In this race the overround for all the bookmakers was above the 300% needed to make a theoretical profit (319% to 321%). All the place odds offered where below the Sharp 3 Places calculation.

The table above shows the expected value for backing each horse with each bookmaker. For instance, -5% means that for every £100 bet the punter is expected to lose £5.

In the case of this market all the horses have a negative expected value.

## Each-way thieving where where an odds-on favourite presents opportunities

The next race is one where the odds are slightly in favour of the punter on some horses in the each-way market.

The favourite, Time Tested, is favourite at a best price of 1.6.

The bookmakers are all offering the standard each-way terms of 1/5th the win odds for 3 places. The problem for the bookmakers is the odds-on favourite means the other horses in the race are big prices in the win market than they would be if the race was more competitive. But there are still 3 places up for grabs.

Comparing the Sharp 3 Places number with the 1/5th win odds we can see that most of the place horses are value. The overround for the bookmakers is well under the 300% needed to break even.

Fortunately for the bookmakers punters can only bet each-way and not just on the place at those odds. Even so we can see that Commander Crouch, Calanthe and Flordian all have a positve expected value with at least 1 bookmaker. These are potential bets for an each-way thief.

## Each-way thieving where extra places present opportunities

In the third example the bookmakers have decided to be generous and offer 5 places (6 place in the case of Skybet) at 1/5th odds in the win market.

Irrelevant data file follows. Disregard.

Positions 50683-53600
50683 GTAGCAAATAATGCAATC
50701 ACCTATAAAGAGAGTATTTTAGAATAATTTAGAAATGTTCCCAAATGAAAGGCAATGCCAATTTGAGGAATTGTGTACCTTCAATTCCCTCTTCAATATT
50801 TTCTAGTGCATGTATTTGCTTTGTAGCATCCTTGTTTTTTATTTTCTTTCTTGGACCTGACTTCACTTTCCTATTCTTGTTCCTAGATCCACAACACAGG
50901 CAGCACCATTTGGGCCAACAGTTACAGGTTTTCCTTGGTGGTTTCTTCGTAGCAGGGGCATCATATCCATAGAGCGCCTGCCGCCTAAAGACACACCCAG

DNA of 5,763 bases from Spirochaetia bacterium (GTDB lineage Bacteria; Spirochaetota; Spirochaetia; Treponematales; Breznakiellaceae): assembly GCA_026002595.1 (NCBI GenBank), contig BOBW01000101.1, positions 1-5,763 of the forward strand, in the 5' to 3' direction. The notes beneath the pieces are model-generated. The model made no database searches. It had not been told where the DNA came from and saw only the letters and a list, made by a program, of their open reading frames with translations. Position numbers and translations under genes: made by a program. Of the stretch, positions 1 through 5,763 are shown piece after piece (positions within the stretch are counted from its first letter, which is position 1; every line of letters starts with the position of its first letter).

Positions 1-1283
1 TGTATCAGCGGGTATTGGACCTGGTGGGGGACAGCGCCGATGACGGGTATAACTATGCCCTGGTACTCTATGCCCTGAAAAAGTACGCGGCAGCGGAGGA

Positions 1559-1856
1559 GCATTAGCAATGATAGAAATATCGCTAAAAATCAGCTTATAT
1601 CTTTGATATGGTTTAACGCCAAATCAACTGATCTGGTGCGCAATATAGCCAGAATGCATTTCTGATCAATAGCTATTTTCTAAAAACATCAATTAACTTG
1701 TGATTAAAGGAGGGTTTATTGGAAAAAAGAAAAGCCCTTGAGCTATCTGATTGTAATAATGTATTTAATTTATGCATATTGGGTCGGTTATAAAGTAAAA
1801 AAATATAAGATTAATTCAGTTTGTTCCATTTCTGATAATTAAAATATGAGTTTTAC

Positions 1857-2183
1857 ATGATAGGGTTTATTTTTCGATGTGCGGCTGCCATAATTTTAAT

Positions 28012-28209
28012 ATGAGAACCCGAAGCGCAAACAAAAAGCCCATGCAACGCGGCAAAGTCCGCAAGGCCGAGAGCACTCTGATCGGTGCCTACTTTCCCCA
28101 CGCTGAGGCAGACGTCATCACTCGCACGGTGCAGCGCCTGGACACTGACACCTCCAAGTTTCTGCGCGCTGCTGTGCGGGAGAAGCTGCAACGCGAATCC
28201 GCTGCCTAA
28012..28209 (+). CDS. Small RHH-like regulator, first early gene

It is interesting to note that Skybet have a 151% book in the win market compared to around 130% for most other bookmakers. This is to cover themselves for offering the extra place.

The place element odds all have an overround of well below the 500% needed for the bookmakers to break even.

The result is that five horses in the race have a positive expected value for the race. This are perfect bet opportunities for an each-way thief.

## How the SharpBetting each-way value page works

At Sharpbetting we provide a list of live each-way value bets. This list becomes available every day at 9am and is updated as bookmaker odds and our Sharp Price estimates change through out the day.

The list includes the odds, bookmaker of all positive expected value horses at the current time. Prices can move fast so they may not always be available by the time the user sees them.

The margin is calculated by comparing the win and place prices available from several gambling operators fixed to a 100% book to the prices from each individual bookmaker. We then have a second layer of analysis that uses our proprietary algorithm to convert win odds to place odds. This second layer was put in place to attempt to reduce the risk of mispricing in early markets.

It is important to note that none of the algorithms used for our each-way value list have inputs related to horse form and other fundamental factors. They are purely based on results derived from the current prices available.